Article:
Which U.S. Lawmakers receive the most money from the NRA?
U.S. lawmakers have continued to rack up millions of dollars in donations from gun rights groups. OpenSecrets, the non-partisan campaign finance research group, maintains a list of the top recipients of NRA and gun rights groups' funds, with data updated as recently as May 16, 2022.

Mitt Romney
Mitt Romney. Bill Clark/CQ Roll Call

It's important to note that the NRA contributions on the OpenSecrets list are career totals, some going back as early as 1989 (so lawmakers who have been in office longer will likely have seen more NRA donations). The funds include both direct support to candidates (i.e. money donated by the NRA or NRA employees to a candidate or their PAC) and indirect support, via money spent against one's opponent.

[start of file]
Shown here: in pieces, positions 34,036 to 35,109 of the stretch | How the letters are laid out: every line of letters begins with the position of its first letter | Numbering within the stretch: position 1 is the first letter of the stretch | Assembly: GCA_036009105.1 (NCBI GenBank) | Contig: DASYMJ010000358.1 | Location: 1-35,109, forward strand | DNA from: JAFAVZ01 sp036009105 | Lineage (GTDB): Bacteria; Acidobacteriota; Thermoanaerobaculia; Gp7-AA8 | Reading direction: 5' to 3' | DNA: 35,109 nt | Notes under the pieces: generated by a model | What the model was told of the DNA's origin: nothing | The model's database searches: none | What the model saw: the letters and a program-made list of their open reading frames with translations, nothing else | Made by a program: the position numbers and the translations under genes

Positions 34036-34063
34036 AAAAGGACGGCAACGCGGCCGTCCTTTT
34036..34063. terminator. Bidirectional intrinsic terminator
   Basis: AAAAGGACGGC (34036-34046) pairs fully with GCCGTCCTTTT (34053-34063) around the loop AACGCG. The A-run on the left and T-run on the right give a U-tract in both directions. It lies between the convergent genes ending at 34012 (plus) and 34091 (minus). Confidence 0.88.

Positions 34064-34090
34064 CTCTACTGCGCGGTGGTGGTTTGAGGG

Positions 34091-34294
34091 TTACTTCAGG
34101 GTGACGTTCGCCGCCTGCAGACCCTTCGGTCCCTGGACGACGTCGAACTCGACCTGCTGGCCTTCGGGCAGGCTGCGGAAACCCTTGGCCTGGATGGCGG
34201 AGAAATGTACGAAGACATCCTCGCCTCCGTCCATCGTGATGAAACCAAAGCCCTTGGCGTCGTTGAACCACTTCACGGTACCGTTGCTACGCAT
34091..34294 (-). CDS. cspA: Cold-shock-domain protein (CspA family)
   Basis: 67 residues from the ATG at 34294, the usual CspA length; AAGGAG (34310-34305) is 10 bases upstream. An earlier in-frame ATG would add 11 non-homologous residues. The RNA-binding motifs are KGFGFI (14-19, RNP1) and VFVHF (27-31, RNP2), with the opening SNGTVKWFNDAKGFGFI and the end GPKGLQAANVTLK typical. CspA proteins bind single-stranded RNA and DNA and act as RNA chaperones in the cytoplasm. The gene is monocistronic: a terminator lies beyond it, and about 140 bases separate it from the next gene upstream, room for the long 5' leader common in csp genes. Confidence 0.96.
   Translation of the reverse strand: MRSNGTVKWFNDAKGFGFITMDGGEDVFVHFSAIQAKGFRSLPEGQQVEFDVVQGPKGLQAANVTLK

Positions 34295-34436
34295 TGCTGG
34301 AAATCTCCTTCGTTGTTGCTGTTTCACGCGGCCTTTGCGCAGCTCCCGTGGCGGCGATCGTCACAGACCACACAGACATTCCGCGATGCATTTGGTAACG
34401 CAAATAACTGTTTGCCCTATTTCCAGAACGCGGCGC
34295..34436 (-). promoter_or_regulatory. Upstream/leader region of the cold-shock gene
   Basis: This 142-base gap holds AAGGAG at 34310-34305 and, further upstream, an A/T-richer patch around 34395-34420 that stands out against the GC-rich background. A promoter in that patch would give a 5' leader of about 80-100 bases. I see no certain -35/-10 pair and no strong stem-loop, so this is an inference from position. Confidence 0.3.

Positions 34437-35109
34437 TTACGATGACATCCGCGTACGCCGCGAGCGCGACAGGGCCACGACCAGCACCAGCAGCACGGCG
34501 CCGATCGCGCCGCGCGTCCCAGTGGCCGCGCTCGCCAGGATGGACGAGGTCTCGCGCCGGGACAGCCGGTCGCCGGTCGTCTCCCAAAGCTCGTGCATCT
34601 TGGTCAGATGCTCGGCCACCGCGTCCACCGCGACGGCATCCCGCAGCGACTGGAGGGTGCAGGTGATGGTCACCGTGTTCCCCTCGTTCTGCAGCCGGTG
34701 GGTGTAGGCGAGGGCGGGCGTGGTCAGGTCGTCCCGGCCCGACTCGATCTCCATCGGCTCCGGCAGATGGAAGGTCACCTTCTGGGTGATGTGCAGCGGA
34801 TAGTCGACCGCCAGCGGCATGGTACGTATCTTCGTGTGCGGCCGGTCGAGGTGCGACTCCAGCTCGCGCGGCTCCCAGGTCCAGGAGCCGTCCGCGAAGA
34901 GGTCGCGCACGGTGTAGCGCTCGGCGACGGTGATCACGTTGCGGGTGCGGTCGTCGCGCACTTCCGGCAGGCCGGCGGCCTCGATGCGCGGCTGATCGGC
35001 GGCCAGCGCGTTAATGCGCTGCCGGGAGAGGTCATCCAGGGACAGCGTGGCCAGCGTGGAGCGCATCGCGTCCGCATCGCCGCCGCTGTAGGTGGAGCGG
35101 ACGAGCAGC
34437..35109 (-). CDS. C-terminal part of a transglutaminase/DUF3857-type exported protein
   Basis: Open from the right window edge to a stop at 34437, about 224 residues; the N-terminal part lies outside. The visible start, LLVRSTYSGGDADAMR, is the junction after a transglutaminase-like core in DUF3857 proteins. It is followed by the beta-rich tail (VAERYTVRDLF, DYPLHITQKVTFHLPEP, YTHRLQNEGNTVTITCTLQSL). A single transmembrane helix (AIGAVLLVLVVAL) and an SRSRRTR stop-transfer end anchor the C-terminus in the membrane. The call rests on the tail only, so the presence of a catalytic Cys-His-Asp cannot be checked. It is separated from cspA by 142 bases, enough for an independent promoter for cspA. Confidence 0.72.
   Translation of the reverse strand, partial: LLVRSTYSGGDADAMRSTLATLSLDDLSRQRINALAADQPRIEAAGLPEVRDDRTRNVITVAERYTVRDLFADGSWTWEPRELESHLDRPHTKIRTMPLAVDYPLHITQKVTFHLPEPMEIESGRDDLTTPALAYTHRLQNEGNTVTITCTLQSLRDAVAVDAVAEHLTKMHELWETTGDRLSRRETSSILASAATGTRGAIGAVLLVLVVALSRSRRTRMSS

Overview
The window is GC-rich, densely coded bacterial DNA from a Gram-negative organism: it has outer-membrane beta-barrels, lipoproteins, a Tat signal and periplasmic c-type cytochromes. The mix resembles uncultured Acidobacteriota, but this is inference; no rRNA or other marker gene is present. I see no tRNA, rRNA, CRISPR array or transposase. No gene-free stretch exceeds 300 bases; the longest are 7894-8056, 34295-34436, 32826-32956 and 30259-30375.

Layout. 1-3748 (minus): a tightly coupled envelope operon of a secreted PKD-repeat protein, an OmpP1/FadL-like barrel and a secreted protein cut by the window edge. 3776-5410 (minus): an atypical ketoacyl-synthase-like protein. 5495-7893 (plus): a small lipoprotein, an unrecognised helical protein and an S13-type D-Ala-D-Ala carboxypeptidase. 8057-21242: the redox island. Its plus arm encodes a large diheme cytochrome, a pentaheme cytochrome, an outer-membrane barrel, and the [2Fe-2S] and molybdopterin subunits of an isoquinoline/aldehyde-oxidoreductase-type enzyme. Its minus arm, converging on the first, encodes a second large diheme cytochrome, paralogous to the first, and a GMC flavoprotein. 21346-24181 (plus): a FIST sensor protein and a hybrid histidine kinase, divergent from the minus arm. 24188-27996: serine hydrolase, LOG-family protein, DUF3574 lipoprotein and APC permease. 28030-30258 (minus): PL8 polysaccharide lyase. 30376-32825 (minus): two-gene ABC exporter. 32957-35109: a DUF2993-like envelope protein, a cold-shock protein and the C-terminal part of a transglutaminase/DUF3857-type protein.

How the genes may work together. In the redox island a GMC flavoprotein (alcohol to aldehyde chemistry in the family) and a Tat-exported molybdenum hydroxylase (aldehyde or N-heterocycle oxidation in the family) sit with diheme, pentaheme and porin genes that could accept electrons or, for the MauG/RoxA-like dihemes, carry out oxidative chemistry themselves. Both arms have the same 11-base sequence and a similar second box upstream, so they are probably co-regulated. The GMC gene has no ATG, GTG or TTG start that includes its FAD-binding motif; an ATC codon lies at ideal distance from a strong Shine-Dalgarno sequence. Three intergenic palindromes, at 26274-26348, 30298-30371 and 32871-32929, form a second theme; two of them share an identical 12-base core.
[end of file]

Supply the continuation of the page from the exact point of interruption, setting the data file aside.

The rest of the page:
Below are the lawmakers who received the most funding from the NRA — either directly or indirectly — according to OpenSecrets data.

  • Sen. Mitt Romney, Utah Republican, has received a total of $13,645,387
  • Sen. Richard Burr, North Carolina Republican: $6,987,380
  • Sen. Thom Tillis, North Carolina Republican: $5,611,796
  • Sen. Roy Blunt, Missouri Republican: $4,555,722
  • Sen. Joni Ernst, Iowa Republican: $3,688,078
  • Sen. Marco Rubio, Florida Republican: $3,303,355
  • Sen. Rob Portman, Ohio Republican: $3,063,327
  • Sen. Rob Portman, Ohio Republican: $3,063,327
  • Sen. Bill Cassidy, Louisiana Republican: $2,864,547
  • Sen. Tom Cotton, Arkansas Republican: $1,973,201

For detailed accounts on what each lawmaker has received, their recent take on the shooting and when each of them are up for reelection, read here.